This is Claire and I had the opportunity to live in the Netherlands for a month this last summer.
My Month in The Netherlands
I had really mixed emotions going into this opportunity. I knew it was coming, (all my older siblings have lived abroad for part of their summer after their junior year) but I was still super nervous and did not know what to expect.
I became more excited the closer I got to the trip, I knew that even if I missed things with friends I’d be learning so much and I could have a little bit of a re-set with life. But maybe I was just talking myself into that. I was still scared!
Part of my “internship” responsibility is wrapping up my experiences in a blog post for my awesome, amazing Mom. So here I go (warning: a lot of pictures are coming up but they are so worth it;)
First let’s introduce my “Netherlands family.”
They are American but have been living in the Netherlands for over twenty years. Val and Christine are the mom and dad. They have one son who has moved away and is living in a different country so I never met him. Then they have two daughters, Ana who is just a little older than me and Lucy who is just a little younger than me, and then Martin, who is twelve.
That picture is from Brussels, and Ana couldn’t come with us on that trip, so here is anther picture of her with me and Lucy in Luxembourg:
We got to travel every week to a different country because where they live is so close to all these different countries. Which is pretty cool.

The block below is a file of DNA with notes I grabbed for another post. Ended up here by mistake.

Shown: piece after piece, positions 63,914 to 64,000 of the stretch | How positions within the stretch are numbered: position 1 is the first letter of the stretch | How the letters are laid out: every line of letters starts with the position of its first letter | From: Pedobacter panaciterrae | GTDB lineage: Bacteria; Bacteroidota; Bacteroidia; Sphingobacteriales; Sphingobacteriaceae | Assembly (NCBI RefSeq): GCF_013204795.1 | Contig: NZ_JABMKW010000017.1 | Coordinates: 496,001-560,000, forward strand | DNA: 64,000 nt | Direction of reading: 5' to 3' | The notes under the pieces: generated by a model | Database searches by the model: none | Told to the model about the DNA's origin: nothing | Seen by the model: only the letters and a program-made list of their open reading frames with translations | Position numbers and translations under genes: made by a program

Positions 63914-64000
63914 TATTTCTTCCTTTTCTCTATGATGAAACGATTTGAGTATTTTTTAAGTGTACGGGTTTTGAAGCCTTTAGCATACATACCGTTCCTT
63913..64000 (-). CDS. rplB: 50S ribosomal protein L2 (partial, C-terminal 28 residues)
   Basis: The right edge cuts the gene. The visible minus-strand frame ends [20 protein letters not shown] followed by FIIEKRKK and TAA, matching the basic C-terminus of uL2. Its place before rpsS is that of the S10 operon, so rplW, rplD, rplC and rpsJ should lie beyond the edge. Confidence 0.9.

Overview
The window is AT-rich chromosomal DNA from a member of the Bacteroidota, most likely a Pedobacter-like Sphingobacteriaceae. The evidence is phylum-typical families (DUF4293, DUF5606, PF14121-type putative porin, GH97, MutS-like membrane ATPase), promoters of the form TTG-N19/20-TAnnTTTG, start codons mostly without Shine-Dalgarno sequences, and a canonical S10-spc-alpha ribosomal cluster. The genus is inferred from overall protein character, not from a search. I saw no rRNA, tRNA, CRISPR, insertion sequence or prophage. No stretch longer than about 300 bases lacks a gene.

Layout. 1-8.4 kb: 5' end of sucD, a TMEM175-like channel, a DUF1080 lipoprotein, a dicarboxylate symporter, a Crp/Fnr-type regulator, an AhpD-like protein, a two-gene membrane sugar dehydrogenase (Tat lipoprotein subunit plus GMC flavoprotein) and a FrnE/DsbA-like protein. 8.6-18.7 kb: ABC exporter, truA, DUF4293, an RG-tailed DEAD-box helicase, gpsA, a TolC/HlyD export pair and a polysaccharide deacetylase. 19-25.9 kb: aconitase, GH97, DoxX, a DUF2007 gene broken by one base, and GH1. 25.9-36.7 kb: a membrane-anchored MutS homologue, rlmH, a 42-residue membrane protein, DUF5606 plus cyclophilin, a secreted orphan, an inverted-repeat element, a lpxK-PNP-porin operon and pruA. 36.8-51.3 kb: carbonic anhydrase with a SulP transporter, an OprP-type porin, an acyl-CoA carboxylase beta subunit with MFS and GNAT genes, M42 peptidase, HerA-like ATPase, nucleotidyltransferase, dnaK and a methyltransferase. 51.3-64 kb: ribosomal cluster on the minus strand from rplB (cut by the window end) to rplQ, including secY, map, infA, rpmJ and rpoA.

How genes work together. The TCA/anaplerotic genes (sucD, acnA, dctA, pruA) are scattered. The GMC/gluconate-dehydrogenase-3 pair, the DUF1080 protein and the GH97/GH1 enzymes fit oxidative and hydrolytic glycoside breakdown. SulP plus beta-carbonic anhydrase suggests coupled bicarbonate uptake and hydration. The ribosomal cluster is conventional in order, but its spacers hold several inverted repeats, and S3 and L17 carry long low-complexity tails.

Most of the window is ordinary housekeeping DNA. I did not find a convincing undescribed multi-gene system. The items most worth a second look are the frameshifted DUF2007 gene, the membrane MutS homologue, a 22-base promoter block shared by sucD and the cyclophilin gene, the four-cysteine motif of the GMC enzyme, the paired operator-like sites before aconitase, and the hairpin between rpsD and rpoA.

The dad, Val, writes books about traveling through Europe and his wife, Christine, does marketing for him, and that was what my internship was all about:
I helped by making blog posts and videos, social media posts all trying to help get the word out about those great books. He writes them to help more people learn about Europe.
(My mom wrote lots more about that and also linked the videos we made while I was there in this post back HERE, but also, you should check out their website because it tells the most information. It is HERE.)
We had FaceTime talks with the family before I got there, but I was kind of nervous to meet them in person.
What would they be like?
Would my personality be too weird for them?
Would I be able to find anything I liked to eat? I’m a really, super picky eater, or at least I used to be before I got there! (foreshadowing:)
What would their family and their house be like?
But I got on that plane and there was no going back!
Christine and Ana were there to meet me at the airport in Amsterdam.
As you can see there is a little bit of a height difference:)
We drove two and a half hours back to Maastricht where they live. I want to tell you about it.
All the roads were cobblestones like this, which kind of put bruises on my feet. But it was pretty!
Many Dutch houses have these red triangles on their windows which I really liked:
Every Friday they have a big street market where people sell things like flowers, food, clothes, etc.:
My Daily Schedule
Each day that we were home, I got up at 7:20 and ran through the streets.
I came home and had breakfast. This is a typical breakfast.